What is arteriovenous (AV) graft surgery?
Arteriovenous (AV) graft surgery creates a synthetic access point into the body’s circulatory system to perform dialysis. Dialysis removes wastes and extra fluid from your blood when the kidneys can no longer perform this function. This is known as kidney failure. AV graft surgery allows blood to flow from your body to the dialysis machine and back into your body after filtering.
AV graft surgery involves connecting a vein to an artery with an artificial tube or graft. The graft is usually made of synthetic material. Surgeons sometimes use a transplanted animal or human blood vessel.
An arm is the usual location for an AV graft, but a thigh can also be used. The graft is tough and can tolerate the multiple needle punctures needed for dialysis better than a normal vein. After AV graft surgery, you will feel a “buzzing” sensation over the graft.
AV graft surgery carries some risks and potential complications. It is only one option for dialysis access. Other options include an AV fistula (directly sewing an artery and a vein together) and a venous catheter, which is for short-term dialysis. I
AV graft surgery is generally for people who need long-term dialysis and have small or unhealthy blood vessels. You may have other dialysis access options. Consider getting a second opinion about all your dialysis access choices before having AV graft surgery.
Healthgrades Operating Company, Inc. All rights reserved. May not be reproduced
or reprinted without permission from Healthgrades Operating Company, Inc. Use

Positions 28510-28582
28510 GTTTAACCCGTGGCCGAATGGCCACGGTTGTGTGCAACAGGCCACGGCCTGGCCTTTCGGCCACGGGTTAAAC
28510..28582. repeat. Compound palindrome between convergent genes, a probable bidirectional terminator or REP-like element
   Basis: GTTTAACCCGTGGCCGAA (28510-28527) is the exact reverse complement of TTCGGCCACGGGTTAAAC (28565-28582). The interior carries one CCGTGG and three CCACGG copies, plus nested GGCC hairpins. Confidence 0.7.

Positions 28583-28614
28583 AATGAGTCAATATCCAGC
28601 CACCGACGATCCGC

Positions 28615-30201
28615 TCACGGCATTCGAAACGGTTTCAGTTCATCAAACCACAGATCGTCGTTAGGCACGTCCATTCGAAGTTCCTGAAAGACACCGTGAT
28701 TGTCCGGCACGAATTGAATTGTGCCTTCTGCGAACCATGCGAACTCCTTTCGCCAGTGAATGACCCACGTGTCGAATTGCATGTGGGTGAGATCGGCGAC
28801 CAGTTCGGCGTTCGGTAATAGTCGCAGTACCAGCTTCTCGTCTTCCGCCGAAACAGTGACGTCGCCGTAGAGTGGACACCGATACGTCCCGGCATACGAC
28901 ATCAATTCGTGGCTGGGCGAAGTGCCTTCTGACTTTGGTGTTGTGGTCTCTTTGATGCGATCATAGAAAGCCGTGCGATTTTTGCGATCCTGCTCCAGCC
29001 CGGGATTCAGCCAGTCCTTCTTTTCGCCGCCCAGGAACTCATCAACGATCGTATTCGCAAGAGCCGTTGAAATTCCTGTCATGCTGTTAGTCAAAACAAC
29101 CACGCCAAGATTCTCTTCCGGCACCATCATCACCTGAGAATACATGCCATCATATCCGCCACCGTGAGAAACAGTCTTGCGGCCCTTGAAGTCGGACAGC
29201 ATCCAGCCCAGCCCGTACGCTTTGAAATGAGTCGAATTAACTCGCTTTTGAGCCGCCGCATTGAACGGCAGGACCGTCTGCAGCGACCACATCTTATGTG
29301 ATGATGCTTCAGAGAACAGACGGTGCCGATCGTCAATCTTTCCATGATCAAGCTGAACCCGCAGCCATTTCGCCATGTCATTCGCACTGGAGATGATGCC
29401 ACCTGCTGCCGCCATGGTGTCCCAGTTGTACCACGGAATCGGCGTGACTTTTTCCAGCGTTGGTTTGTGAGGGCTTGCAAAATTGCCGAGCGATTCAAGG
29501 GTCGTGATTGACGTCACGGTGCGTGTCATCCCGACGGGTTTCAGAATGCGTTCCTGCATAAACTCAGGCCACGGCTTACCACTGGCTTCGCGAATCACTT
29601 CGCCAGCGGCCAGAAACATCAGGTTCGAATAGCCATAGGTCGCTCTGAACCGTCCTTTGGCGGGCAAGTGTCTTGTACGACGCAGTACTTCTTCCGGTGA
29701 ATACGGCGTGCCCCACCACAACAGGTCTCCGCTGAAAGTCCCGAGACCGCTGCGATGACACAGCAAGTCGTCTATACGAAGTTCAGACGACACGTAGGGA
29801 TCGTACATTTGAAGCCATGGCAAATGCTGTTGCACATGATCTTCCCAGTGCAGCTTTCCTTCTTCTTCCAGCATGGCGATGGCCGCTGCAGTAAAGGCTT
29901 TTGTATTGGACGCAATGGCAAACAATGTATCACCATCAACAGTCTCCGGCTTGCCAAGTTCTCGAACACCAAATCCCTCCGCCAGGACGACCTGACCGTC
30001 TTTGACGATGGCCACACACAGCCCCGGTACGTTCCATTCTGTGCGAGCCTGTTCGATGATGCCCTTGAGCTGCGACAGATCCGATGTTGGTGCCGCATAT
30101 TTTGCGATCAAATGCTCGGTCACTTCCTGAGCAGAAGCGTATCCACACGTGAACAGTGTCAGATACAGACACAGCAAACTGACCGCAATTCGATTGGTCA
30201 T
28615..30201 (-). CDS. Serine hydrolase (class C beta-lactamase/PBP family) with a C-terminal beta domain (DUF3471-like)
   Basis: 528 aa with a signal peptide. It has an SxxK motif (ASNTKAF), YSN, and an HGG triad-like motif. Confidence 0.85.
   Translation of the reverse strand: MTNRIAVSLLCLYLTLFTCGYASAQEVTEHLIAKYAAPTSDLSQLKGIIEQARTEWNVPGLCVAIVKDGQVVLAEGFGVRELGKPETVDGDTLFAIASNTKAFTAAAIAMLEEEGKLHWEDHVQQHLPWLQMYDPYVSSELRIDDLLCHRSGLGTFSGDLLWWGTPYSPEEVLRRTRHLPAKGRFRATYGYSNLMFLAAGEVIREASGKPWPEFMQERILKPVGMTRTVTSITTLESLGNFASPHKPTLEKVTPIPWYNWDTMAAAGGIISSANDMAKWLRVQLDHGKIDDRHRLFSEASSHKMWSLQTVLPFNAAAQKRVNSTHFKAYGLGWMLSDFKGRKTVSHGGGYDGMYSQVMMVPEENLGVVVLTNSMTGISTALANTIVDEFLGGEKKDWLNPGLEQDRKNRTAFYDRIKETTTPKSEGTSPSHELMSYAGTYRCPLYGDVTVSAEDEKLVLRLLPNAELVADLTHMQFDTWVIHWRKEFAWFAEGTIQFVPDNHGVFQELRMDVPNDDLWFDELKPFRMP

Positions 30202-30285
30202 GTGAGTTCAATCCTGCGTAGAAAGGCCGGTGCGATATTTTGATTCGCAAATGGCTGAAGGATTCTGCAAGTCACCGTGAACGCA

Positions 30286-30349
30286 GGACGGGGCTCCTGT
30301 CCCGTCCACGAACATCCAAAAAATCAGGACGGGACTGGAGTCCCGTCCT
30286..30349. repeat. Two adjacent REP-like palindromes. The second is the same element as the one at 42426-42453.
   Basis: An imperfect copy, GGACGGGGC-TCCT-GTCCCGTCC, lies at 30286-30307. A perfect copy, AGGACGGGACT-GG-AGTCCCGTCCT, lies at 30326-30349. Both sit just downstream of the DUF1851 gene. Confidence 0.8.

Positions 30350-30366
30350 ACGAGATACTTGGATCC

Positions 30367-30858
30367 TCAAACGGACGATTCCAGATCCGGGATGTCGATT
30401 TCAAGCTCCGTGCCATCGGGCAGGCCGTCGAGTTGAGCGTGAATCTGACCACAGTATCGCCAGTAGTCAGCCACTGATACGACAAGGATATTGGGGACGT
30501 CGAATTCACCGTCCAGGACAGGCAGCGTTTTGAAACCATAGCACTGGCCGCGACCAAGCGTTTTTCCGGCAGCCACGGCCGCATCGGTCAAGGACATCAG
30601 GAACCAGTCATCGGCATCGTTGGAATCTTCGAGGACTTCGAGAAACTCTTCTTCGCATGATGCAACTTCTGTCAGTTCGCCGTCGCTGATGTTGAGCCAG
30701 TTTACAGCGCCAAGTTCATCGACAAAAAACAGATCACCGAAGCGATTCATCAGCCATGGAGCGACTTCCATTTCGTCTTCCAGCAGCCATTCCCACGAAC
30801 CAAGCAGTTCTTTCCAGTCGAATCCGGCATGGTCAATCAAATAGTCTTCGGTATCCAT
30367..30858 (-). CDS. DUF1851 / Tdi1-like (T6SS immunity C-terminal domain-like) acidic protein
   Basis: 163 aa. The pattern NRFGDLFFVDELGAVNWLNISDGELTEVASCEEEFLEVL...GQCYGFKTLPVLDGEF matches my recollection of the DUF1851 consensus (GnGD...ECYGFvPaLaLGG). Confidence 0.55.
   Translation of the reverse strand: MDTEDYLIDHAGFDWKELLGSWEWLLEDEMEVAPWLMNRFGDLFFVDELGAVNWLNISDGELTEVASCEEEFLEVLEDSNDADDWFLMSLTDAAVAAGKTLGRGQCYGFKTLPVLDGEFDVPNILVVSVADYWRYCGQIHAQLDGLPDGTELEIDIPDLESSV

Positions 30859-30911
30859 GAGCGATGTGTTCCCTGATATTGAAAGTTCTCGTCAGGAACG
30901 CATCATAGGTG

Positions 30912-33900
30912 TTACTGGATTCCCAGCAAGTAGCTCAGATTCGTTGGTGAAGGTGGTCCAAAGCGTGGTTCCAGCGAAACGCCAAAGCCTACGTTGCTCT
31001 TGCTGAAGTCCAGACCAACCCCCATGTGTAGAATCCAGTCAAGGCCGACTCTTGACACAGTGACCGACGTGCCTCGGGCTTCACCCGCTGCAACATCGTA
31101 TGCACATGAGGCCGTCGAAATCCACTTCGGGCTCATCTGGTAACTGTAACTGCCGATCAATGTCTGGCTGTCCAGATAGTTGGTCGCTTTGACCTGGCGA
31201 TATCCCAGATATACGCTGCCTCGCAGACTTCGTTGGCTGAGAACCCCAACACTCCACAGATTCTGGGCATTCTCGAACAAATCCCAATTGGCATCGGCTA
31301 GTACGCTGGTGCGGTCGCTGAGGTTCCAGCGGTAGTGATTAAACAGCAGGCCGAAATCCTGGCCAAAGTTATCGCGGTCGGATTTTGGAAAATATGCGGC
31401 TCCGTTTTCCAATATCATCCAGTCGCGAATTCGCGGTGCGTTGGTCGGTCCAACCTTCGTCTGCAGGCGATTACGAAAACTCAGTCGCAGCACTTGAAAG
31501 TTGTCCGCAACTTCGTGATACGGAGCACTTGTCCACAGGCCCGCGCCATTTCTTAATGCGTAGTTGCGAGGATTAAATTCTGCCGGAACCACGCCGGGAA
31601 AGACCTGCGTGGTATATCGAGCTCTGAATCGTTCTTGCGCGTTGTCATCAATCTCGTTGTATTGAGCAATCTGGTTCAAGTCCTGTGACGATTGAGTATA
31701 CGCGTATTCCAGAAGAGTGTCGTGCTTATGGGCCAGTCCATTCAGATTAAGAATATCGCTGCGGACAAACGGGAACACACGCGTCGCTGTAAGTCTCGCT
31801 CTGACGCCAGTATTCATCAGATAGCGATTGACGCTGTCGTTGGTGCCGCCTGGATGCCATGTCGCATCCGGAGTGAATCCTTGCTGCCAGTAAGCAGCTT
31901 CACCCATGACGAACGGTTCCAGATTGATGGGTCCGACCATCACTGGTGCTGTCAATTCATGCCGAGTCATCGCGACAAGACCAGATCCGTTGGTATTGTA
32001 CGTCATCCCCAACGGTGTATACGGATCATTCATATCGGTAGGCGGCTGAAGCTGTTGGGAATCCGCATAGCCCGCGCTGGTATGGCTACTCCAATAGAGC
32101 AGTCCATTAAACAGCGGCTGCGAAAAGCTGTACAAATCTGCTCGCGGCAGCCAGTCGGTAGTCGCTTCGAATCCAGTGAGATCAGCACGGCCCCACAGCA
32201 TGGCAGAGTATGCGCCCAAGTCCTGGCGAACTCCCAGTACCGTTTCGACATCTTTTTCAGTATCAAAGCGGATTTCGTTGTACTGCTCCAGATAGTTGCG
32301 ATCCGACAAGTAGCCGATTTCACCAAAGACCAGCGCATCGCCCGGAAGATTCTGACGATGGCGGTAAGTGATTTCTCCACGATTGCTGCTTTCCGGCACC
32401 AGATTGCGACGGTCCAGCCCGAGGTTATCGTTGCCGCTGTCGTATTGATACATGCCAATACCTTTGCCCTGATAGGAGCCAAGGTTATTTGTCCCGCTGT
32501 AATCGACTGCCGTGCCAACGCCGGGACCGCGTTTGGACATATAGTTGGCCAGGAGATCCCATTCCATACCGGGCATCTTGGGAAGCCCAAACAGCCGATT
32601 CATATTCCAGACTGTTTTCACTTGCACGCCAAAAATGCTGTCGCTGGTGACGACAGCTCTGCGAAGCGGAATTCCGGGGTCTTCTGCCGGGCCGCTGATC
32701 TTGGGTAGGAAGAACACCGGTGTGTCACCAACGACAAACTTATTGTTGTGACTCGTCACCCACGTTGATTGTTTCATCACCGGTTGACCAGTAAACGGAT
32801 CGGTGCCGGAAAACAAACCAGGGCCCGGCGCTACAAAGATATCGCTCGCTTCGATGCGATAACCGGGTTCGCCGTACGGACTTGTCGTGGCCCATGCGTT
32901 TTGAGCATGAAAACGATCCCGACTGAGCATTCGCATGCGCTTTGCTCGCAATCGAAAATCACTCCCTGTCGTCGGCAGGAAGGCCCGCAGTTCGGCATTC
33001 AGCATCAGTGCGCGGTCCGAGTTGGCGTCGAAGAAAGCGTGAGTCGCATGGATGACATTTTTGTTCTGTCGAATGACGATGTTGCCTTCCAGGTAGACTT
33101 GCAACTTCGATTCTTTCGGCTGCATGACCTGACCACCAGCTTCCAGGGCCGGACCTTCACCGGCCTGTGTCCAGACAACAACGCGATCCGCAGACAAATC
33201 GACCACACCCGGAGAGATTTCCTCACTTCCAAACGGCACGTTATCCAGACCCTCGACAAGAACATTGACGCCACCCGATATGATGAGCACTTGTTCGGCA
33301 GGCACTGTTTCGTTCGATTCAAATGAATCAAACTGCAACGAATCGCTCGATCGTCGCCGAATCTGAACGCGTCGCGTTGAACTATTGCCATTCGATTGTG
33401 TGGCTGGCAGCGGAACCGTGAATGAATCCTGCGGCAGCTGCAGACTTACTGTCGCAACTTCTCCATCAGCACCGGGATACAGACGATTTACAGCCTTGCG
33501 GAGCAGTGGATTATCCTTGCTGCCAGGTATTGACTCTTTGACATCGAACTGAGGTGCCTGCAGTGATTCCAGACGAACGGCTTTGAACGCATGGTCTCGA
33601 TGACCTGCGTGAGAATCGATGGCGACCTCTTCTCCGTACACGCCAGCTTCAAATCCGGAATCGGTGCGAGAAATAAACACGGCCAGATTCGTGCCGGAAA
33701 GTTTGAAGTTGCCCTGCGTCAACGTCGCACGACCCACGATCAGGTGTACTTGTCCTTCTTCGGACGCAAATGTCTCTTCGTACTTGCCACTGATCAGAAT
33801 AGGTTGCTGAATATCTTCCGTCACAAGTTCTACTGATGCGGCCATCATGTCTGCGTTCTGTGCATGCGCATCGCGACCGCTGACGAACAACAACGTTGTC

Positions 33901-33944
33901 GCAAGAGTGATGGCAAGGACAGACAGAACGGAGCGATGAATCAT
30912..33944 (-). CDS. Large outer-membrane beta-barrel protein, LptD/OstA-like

of this information is governed by the Healthgrades User Agreement.
Arteriovenous fistula. Encyclopedia of Surgery. http://www.surgeryencyclopedia.com/A-Ce/Arteriovenous-Fistula.html. Accessed April 18, 2013.
Graft. DaVita. http://www.davita.com/kidney-disease/vocabulary/graft/e/5407. Accessed April 18, 2013.
Guidelines for Vascular Access. National Kidney Foundation. http://www.kidney.org/professionals/kdoqi/guidelines_updates/doqiupva_i.html. Accessed April 18, 2013.
Hemodialysis Access: What You Need to Know. National Kidney Foundation. http://www.kidney.org/atoz/pdf/hemodialysis.pdf. Accessed April 18, 2013.
Information for Patients. Your A-V Graft Questions & Answers. UC Davis Health System. http://www.ucdmc.ucdavis.edu/cne/documents/health_education/patient_education_handouts/avgraft.pdf. Accessed April 18, 2013.
Manual of Anesthesia Practice: Upper Extremity AV Fistula Placement. Anesthesiacentral. http://anesth.unboundmedicine.com/anesthesia/ub/view/The-Manual-of-Anesthesia-Practice/102604/all/Up.... Accessed April 18, 2013.
Vascular Access for Hemodialysis. National Kidney and Urologic Diseases Information Clearinghouse (NKUDIC). http://kidney.niddk.nih.gov/kudiseases/pubs/vascularaccess/. Accessed April 18, 2013.